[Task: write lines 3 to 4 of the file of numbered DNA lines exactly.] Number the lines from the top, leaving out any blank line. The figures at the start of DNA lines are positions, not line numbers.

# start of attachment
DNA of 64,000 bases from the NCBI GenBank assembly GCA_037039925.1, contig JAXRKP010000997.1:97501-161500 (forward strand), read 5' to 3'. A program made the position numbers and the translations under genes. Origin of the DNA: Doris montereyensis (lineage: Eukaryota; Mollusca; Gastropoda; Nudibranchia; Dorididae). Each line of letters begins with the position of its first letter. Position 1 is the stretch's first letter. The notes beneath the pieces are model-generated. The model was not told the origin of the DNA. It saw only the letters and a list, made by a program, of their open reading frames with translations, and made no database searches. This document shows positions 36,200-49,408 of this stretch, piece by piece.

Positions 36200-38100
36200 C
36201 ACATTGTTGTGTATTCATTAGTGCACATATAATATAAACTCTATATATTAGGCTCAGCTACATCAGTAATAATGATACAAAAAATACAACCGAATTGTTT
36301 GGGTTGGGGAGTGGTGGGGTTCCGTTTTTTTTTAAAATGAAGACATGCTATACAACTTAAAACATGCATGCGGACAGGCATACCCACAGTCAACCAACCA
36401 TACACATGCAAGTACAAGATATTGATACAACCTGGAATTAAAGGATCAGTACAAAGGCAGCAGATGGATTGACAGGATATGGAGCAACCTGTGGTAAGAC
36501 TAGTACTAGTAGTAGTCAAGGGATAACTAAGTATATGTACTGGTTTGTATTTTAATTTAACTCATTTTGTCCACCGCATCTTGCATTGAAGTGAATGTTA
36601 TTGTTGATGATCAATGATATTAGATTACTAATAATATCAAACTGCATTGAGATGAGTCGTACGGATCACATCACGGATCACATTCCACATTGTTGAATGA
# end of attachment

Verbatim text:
36200 C
36201 ACATTGTTGTGTATTCATTAGTGCACATATAATATAAACTCTATATATTAGGCTCAGCTACATCAGTAATAATGATACAAAAAATACAACCGAATTGTTT